Class Description

"If you're struggling to figure out the business process of photography, this class is one of the clearest and most concise I've ever seen. If you're experienced but the business side and pricing are eluding you, you will find clarity here. I own at least twenty CreativeLive courses and hands down, this one explains pricing and strategy better than any others I've purchased or watched live." - Julie, CreativeLive Student 
 
Join Kathy Holcombe as she shares techniques and strategies to develop the photography business you desire. Whether you’re making the leap from part-time to full-time or starting your very first business, the amount of work can be overwhelming. From what products to offer, how much to charge, how to pay yourself or the legal considerations - start ups often sink before clients are even booked. Kathy will show you the ways to grow your business from the start. This class will cover: 

  • Defining what product you are selling and how much you should charge to make a living 
  • Photography business basics and how to track your income compared to other businesses 
  • How to write and create your business plan 
Kathy Holcombe and her husband Peter built one of the top wedding portrait studios in Colorado, then jumped in an RV with the entire family and began traveling the country full-time, and added a successful commercial division. Together they have built multiple successful businesses and have honed in on the important factors that every photographer should consider when building a business.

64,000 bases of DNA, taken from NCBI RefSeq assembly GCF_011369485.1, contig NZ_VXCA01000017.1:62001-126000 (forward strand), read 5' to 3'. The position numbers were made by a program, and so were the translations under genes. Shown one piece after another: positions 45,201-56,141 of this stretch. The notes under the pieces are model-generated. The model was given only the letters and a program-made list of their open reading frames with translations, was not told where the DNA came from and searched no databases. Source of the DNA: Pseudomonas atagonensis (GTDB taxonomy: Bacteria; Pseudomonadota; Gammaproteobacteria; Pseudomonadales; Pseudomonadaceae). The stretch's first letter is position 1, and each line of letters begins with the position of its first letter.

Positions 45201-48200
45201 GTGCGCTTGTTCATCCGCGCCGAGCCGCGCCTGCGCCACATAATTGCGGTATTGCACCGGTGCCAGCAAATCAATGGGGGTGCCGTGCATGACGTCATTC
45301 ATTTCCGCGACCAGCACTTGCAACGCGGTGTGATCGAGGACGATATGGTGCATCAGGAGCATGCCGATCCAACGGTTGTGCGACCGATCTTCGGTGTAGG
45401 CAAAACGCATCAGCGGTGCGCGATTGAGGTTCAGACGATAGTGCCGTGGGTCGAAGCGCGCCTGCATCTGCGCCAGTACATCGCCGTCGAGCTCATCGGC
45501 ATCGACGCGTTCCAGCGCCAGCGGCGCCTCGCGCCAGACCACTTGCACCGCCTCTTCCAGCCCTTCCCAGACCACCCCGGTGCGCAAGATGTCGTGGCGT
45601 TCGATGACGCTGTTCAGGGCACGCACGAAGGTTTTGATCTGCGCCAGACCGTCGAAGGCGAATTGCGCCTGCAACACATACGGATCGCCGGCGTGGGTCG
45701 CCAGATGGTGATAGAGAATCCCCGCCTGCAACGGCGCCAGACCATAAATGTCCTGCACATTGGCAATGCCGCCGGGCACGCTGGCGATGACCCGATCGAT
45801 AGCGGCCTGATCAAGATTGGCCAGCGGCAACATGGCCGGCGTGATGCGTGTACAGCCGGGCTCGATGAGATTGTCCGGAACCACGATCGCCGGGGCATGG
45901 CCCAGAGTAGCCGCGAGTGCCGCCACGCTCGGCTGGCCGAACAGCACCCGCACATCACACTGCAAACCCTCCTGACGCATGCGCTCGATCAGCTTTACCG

Lessons

1Class Introduction 2How To Price Your Products 3Which Products Will You Offer 4Methods For Pricing 5Mark Up Factors On Products 6What Is Your Per Hour Figure 7What Is The Feasibility Of A Product 8Target Sales Average 9Session Fees Pricing Strategy 10Minimum Purchase And Incentives Pricing Strategy 11Bundling Pricing Strategy 12Pre-Design Pricing Strategy 13Album Pricing Strategies 14Example Pricing List 15Business Basics Overview 16Tracking Product Lines In Your Business 17Track Your Session Counts 18Know Your Sales Average 19Importance Of Data Analysis 20Overview Of Costs 21Professional Photographers Of America Benchmark Survey 22Creating A Vision For Your Business 23What Do You Want To Accomplish 24Take A Leap Of Faith 25Refine Your Vision 26Products That Sell 27Identify Pricing Strategies 28Portrait Pricing Strategy Example 29Album Pricing Strategy Example 30Online Pricing Strategy Example 31Fine Art Prints Pricing Strategy Example 32Packages Pricing Strategy Example 33Sales Strategies Overview 34Portrait Sales Session Overview 35Sales Strategy for Portrait Sales 36How to Present Images to Client 37Sales Strategy for Wedding Sales 38Album Pre-Design 39Marketing: Define Yourself 40Who is Your Ideal Client? 41Who is Your Ideal Partner? 42How to Start a Partner Business Relationship 43Marketing Strategies that Work 44Product Lines: Business Plan Part One 45Workload: Business Plan Part Two 46Sessions: Business Plan Part Three 47Expenses: Business Plan Part Four 48Clients: Business Plan Part Five

Reviews

Lindsay